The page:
The effective use of intelligence from social media data sets also depends on it getting to the right people quickly, securely and presented in a format that makes sense to strategic and operational decision makers. Depending on the purpose of the SOCMINT, this may range from a footnoted, caveated and in-depth strategic analysis paper, to the operational use of single-screen, real-time visualisations of data available on portable devices.92 However, several general challenges will need to be addressed. First, SOCMINT dissemination must reflect the general difficulties in using SOCMINT: its complexity, scale, dynamism, and – given the problems outlined above relating to both access and interpretation – any presentation of data needs to be presented with new procedures and caveats. Second, SOCMINT dissemination must slot into existing intelligence channels – police, emergency service response, the Security Service, the Joint Terrorism Analysis Centre, Cabinet Office Assessments Staff and so on. However, this requires
specific training for gold, silver and bronze commanders and additional training for frontline officers who could benefit from the daily use of such intelligence. Third, for security purposes, SOCMINT dissemination and retention must be handled as intelligence. Existing controls must be applied to ensure the safekeeping of SOCMINT data and regulating their dissemination, including overseas. The unregulated dissemination of SOCMINT data would risk jeopardising public confidence in this form of intelligence. Whether lost, insecurely held, or subject to hostile access, as government increases the amount of personal information held on its servers, the potential for various data compromises, and the harm it might cause to public confidence, will inevitably grow. Similarly to the sliding scale of authorisation required under RIPA 2000 for the access of personal data, we need equivalent safety and security settings which regulate the use of SOCMINT, where the greater the risk of breaches of personal data rights, the more secure the levels of storage and access required. Effective application of data visualisation techniques will be required to render complex and often interlinked intelligence in a way that is intuitively comprehensible, but conserves the networked nature of the information. More experience of using such SOCMINT data analysis techniques is needed in order to draw up detailed rules and regulations for its safe management.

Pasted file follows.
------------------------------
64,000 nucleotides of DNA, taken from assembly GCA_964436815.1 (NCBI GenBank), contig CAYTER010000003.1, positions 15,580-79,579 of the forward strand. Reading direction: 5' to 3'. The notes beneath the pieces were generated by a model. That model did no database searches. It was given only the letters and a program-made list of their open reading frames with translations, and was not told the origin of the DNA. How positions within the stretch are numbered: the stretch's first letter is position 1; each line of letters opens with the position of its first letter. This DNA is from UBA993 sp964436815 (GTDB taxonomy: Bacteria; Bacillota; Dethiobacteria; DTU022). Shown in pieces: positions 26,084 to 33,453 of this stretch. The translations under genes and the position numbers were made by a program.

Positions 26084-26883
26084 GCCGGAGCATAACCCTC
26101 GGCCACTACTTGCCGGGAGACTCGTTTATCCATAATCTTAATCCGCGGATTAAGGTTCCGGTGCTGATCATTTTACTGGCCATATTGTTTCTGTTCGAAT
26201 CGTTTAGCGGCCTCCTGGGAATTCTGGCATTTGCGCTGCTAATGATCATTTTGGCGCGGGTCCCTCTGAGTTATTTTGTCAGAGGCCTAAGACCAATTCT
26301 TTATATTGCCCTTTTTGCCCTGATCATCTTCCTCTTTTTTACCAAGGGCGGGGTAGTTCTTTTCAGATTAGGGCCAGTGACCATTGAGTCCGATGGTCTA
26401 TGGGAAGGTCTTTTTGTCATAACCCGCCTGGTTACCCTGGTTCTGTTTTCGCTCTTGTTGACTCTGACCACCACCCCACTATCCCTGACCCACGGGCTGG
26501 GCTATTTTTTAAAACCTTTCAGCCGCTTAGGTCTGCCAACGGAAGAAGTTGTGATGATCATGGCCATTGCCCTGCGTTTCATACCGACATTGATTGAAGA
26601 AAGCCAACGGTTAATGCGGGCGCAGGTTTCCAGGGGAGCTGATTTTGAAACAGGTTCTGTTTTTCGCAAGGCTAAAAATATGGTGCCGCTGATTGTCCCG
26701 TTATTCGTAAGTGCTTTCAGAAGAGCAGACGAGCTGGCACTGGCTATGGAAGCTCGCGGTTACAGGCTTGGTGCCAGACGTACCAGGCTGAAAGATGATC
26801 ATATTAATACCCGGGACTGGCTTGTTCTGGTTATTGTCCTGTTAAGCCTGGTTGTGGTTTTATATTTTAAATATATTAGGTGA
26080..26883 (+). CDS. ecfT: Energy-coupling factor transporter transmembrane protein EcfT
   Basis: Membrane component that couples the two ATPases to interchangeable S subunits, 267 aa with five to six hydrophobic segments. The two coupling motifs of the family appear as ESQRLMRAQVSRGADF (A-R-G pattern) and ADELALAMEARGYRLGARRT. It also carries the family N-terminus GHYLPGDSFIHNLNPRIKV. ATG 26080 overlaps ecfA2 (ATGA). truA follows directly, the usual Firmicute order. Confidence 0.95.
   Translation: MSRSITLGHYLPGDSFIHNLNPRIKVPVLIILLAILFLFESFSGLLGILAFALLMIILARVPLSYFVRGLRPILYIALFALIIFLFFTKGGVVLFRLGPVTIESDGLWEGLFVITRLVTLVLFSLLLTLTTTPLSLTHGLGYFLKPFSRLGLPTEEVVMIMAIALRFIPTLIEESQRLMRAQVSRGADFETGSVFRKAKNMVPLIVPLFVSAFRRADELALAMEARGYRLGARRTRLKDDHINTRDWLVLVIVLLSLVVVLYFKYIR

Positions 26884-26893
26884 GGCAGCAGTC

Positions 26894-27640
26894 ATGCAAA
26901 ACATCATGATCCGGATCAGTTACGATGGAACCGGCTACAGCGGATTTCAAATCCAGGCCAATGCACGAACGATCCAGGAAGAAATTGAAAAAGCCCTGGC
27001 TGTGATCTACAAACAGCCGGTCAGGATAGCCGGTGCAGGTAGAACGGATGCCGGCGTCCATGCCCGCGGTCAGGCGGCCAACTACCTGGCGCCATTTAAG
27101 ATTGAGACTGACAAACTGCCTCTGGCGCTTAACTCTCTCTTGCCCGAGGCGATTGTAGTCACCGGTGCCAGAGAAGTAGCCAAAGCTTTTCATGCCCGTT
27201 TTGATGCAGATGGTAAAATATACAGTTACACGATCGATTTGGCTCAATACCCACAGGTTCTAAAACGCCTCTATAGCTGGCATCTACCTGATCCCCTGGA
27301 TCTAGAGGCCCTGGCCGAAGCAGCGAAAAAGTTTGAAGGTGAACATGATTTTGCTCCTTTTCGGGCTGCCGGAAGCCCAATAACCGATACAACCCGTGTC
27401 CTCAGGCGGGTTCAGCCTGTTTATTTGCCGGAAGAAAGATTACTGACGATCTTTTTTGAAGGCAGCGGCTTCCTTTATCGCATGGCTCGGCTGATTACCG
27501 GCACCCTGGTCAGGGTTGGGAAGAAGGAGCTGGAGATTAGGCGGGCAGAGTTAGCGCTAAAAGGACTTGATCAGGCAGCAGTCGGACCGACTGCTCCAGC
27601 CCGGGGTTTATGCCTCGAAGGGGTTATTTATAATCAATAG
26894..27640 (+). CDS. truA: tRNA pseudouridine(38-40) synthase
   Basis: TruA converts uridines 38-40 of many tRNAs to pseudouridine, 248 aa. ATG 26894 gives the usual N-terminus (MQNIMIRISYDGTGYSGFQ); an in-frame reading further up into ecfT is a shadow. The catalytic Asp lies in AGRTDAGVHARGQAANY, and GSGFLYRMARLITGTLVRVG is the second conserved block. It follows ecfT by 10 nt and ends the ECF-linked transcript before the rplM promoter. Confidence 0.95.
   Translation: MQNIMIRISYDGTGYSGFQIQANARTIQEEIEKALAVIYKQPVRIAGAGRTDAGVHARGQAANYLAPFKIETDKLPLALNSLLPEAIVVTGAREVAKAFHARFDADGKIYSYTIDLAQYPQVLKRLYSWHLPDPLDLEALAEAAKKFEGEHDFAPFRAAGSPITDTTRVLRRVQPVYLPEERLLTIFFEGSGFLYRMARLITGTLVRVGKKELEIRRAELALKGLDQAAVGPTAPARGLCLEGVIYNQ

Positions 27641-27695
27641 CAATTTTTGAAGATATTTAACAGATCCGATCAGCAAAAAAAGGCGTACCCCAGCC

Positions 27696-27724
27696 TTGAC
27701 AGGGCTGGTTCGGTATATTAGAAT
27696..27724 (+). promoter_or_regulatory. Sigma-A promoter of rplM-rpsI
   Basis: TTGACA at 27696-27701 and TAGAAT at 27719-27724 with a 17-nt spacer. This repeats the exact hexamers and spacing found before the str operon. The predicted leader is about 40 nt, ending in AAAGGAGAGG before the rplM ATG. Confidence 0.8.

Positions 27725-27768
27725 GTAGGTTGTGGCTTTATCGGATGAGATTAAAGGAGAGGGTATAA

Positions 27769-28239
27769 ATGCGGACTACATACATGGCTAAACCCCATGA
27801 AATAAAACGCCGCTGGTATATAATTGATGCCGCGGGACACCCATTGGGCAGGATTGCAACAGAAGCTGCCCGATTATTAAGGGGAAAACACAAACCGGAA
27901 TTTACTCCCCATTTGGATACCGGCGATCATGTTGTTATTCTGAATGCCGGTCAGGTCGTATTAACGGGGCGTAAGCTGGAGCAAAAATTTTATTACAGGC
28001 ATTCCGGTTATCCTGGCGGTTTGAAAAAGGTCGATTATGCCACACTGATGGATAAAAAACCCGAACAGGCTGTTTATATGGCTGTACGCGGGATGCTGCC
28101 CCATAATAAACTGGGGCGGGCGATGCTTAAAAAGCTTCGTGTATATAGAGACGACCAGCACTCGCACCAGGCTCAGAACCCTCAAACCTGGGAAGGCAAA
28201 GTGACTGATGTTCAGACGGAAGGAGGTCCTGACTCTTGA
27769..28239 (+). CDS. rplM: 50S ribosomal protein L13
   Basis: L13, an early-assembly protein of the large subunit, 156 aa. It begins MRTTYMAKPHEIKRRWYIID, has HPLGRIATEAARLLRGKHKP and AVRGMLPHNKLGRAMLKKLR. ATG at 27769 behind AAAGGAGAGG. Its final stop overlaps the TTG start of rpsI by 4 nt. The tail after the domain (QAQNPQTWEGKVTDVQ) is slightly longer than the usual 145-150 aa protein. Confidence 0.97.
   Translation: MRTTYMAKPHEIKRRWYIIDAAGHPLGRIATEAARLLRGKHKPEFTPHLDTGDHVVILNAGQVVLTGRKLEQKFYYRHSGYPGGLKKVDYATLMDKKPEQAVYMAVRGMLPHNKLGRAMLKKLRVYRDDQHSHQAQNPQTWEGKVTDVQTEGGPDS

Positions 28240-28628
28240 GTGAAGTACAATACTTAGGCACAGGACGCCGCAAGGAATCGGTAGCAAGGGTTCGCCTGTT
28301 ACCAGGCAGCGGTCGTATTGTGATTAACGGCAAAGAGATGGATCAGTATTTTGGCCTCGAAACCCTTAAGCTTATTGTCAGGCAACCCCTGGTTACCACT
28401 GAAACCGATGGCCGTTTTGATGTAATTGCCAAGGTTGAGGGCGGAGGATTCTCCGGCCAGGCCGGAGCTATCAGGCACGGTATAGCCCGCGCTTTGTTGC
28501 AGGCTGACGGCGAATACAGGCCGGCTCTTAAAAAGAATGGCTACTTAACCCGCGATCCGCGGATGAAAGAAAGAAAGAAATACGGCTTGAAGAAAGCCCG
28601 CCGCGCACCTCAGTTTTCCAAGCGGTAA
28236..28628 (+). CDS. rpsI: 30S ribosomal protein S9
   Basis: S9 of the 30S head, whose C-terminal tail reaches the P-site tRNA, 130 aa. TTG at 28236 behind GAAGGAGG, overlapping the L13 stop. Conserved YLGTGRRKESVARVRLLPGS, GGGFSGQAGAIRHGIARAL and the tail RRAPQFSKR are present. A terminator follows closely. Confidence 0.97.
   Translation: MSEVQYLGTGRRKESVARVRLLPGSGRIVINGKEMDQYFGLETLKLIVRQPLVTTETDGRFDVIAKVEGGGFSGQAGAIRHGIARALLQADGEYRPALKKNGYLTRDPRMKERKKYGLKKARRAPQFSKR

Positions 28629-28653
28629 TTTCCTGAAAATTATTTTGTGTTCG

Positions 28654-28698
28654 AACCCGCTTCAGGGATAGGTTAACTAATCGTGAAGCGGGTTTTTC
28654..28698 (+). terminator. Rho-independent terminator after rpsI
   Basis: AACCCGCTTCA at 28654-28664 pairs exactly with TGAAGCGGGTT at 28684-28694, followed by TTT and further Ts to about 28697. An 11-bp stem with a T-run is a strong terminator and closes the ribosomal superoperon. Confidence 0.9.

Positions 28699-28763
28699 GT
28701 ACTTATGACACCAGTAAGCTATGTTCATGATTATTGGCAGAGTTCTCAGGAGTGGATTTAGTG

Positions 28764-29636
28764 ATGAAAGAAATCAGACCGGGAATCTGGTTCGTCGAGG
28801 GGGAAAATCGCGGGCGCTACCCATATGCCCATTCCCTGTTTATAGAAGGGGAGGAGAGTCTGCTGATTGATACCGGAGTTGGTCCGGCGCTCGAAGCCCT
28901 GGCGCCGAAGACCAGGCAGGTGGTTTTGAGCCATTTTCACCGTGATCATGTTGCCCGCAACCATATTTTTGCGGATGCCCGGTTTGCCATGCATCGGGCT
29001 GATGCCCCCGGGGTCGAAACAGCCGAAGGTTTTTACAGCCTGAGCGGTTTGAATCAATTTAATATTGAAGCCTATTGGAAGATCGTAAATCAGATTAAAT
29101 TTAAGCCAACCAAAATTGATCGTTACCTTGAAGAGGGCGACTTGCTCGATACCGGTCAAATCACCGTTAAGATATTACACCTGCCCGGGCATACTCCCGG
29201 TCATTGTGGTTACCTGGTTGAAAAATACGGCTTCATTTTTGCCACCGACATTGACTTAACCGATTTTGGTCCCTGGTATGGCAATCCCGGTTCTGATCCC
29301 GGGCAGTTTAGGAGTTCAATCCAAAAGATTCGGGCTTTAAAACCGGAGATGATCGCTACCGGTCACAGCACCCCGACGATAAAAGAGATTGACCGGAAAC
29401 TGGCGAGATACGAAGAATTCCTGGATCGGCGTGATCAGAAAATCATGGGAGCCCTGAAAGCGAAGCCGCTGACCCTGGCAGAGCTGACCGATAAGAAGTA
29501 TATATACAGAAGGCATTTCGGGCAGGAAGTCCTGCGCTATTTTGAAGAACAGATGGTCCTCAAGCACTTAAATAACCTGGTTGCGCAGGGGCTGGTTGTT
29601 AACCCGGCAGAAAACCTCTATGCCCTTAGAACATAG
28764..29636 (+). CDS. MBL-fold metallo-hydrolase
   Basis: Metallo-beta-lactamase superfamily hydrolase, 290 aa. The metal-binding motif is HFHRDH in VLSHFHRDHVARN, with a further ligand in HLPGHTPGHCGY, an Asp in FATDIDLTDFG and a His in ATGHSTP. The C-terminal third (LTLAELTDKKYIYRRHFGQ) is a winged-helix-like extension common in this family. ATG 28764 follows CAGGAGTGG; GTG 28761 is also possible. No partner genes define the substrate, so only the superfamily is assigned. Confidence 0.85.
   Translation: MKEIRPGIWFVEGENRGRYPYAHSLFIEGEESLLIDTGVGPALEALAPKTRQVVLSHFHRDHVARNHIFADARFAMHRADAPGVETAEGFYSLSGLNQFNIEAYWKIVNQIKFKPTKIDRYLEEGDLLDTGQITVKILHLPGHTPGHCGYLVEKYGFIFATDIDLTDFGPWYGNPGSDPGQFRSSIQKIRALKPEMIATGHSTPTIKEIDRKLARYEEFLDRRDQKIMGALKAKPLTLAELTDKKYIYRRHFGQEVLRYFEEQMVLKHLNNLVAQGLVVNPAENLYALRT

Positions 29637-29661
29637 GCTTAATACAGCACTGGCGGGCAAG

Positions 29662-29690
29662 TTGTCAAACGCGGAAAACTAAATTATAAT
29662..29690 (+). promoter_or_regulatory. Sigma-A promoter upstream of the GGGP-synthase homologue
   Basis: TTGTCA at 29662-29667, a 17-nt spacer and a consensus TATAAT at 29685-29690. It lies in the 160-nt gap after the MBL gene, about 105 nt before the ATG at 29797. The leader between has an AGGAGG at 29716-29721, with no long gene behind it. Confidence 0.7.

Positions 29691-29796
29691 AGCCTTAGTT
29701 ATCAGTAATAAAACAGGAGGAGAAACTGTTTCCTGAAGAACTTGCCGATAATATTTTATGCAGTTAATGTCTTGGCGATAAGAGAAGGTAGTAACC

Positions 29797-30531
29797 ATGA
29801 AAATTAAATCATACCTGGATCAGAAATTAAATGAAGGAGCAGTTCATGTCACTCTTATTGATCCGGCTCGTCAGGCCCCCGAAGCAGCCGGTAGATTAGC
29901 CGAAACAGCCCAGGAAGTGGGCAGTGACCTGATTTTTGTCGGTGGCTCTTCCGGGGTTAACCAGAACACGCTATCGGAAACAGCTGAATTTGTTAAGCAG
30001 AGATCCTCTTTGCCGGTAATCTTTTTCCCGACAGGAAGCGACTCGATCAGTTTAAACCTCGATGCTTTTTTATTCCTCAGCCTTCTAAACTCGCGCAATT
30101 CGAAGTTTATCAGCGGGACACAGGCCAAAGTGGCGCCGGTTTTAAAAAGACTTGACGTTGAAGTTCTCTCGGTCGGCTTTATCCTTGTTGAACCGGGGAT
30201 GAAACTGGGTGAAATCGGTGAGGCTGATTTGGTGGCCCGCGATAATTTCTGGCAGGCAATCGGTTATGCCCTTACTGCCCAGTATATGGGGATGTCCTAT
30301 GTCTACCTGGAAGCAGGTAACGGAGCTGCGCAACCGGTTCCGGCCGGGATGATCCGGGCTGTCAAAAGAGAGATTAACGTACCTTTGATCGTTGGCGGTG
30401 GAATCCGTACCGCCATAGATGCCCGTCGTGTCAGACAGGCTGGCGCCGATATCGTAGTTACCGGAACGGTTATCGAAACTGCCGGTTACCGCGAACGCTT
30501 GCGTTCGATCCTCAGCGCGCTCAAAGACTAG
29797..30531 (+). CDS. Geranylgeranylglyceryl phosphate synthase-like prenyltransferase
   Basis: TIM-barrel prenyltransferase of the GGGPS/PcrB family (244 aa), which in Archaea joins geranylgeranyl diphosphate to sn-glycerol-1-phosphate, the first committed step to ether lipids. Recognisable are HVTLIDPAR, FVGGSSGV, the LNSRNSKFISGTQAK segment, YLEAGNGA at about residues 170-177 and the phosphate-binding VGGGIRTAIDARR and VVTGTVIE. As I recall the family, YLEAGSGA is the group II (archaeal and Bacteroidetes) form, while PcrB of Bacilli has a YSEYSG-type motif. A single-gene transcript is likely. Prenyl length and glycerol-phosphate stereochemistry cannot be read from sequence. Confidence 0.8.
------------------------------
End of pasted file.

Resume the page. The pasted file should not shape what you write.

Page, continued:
Validation and use
The way SOCMINT can add value relates to how the operators – such as frontline police officers – will actually use the information, and how they ought to interpret and act on it (such as deploying reserve forces in the build up to a march). In addition to the many methodological hurdles that stand in the way of the responsible interpretation of data, the social media being monitored is itself prone to contain misleading information of a polemical nature, which may involve the recirculation of selective half-truths, mistakes and outright distortions.
Turning data into insight
Validation of SOCMINT intelligence is therefore an important function for the SMA analyst. One risk that must be accounted for when considering validating SOCMINT data is the risk of engineering the ‘observation effect’: the tendency of individuals to change their behaviour if they believe they are being observed. In 2009, the LSE’s Policy Engagement Network warned of this ‘effect’ in a briefing paper responding to the then-government’s Interception Modernisation Programme. The report feared that when the public became aware that communications data were being collected and collated, there would be a risk that ‘it will generate a chilling effect on the individual’s right to free expression, association and might dissuade people from participating in communications transactions’.93 Evidently, this would limit the effectiveness of social media and online communications data as sources of intelligence. Related to this issue is the problem of ‘gaming’ – the deliberate use of this media as a means of misleading or confusing an observer, in this case the law enforcement agencies. In the context of intelligence work, this problem is not new, and as early as the Second World War German intelligence operatives in occupied France had developed the tactic of ‘Funkspiel’ as a means of transmitting misinformation to the enemy. Yet while gaming has long represented a problem in intelligence work, the nature of SMA intelligence makes deception easier, given the ubiquity of social media, its widespread use and the democratisation of computer coding and technical know-how. In a recent example, a leaked cache of emails allegedly belonging to Bashar al-Assad indicated that an aide, Hadeel al-Assad, posted pro-regime commentary under an assumed Facebook identity that was mistaken as genuine and given international coverage by CNN.94 For these reasons, there must be a thorough (yet sufficiently rapid) process to ensure that an item of SOCMINT intelligence can, as far as possible, be validated before it reaches the user. Unlike other forms of single-source intelligence such as HUMINT, the validation of SOCMINT has to take place further up the ‘food chain’ from the functions of access and processing